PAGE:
7:15 PM  
Anonymous J.net said...

The term "rollercoaster ride" was also used when our twins were in the NICU 18 years ago. With one, the experience was more like the elevator ride on MGM's Tower of Terror. Everything that could go wrong went wrong. With the other, it started like Splash Mountain. Except for a PDA that corrected without surgery, he cruised "pleasantly" along until they pulled out the ultrasound equipment and discovered he had also had an Grade 4 IVH. Splat! We just hit the waterfall! The IVH resolved on its own, but shortly after we got him home, he contracted RSV pneumonia and nearly died. Currently, he's the healthiest (physically) child I've got.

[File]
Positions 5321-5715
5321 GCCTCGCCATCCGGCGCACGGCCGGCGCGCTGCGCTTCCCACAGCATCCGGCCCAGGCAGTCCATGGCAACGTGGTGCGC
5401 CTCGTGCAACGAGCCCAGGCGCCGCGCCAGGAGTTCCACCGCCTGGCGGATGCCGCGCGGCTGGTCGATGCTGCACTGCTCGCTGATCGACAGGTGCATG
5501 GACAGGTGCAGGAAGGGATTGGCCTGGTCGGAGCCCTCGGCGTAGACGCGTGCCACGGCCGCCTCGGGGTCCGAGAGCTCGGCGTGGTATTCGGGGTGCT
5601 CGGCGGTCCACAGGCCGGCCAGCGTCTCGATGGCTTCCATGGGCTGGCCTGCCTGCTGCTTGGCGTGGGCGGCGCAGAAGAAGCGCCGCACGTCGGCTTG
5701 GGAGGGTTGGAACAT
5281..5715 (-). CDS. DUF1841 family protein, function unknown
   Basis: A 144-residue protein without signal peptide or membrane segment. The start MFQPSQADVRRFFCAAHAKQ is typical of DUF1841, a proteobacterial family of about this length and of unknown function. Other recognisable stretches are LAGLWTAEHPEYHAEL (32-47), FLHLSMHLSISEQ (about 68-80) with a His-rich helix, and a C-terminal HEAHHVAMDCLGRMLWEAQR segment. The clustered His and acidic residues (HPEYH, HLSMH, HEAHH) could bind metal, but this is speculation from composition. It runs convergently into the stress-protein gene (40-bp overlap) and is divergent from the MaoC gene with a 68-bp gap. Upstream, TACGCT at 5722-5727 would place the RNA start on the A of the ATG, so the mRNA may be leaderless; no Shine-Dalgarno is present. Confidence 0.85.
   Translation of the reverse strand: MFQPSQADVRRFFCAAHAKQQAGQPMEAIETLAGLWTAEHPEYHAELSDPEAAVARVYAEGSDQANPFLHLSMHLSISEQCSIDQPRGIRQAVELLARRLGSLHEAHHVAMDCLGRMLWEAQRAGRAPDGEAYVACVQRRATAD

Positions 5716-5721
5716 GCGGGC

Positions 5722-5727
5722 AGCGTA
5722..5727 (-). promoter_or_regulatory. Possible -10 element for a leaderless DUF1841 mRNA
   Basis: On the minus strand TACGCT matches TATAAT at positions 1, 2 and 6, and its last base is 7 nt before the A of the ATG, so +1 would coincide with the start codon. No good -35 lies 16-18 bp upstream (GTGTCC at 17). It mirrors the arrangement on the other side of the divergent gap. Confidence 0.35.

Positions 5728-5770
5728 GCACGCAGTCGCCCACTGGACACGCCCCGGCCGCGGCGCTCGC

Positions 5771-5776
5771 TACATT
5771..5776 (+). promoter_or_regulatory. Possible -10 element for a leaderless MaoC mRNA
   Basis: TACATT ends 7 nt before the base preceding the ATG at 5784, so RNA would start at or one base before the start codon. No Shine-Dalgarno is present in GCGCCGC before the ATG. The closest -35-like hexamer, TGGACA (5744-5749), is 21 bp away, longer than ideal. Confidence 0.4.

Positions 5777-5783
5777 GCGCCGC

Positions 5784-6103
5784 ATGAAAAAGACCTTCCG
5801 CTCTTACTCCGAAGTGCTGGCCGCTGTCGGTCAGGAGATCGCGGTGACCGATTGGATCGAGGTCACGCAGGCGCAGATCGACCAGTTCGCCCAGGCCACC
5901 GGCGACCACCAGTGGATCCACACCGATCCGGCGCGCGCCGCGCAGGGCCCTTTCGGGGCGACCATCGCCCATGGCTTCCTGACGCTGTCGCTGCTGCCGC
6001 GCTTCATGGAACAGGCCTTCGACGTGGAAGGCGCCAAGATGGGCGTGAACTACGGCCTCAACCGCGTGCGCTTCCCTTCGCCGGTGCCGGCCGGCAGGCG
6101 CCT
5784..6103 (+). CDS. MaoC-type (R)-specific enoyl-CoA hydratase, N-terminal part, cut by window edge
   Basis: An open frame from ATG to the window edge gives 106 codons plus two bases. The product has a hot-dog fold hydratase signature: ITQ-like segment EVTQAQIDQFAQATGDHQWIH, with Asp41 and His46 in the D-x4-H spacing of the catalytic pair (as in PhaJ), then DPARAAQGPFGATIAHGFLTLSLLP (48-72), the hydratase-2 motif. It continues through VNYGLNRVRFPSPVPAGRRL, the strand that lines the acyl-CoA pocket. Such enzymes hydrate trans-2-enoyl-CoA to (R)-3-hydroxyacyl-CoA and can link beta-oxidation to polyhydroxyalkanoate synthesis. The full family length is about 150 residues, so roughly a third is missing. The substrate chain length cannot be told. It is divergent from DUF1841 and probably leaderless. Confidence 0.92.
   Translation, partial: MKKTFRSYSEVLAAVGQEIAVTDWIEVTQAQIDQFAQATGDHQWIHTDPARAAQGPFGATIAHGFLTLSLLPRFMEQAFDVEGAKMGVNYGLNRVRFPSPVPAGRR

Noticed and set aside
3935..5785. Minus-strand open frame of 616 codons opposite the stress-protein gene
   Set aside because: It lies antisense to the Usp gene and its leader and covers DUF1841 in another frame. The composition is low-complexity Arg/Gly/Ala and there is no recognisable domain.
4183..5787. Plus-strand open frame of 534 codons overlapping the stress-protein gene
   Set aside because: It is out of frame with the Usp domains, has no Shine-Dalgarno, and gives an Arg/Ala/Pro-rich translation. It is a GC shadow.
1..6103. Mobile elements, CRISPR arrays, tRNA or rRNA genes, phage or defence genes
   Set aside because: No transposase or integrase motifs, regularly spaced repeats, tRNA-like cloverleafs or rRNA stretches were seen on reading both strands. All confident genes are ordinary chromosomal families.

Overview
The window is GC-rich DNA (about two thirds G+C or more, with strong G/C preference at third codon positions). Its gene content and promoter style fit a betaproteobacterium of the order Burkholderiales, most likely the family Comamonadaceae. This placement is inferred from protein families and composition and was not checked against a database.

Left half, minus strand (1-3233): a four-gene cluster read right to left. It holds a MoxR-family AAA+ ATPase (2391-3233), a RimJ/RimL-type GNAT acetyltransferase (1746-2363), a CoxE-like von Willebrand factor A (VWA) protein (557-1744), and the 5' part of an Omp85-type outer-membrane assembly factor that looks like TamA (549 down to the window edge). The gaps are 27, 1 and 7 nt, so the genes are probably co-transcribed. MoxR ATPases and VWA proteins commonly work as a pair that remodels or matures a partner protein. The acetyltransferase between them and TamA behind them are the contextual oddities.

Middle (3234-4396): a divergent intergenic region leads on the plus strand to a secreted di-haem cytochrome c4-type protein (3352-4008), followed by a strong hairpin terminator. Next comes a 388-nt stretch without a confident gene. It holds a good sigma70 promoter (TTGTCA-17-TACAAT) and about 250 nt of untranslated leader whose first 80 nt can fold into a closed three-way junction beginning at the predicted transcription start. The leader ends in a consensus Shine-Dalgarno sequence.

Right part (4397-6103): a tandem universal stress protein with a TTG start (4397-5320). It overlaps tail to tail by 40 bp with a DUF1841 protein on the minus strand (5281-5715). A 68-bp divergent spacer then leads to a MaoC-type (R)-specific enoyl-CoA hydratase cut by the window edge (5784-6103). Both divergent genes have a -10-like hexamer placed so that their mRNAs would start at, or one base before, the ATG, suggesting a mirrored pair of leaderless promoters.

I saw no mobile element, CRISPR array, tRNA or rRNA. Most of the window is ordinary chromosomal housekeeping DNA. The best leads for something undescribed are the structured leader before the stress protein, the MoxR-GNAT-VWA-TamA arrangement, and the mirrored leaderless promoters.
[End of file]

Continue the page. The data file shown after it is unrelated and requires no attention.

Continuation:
12:14 AM  
Anonymous deborah said...

My son Ryan was born at 34 weeks. He was normal birth weight 5lb 8oz, he was given antibiotics and he would carry on having them for 48 hours. he then had a blood test which showed he had very bad jaundice, which ment he was placed into a uv box.

Thats when everything went down hil. his temprature rised to 38.8 degrees and he was taken to nicu to be given a lumber puncture. the doctor said that we would have our son back with us in the next 15 minutes but he never returned. he was placed on a cpap to settle his breathing, so that night i was discharge from hospital as i wouldnt have been able to stay on the ward without my child.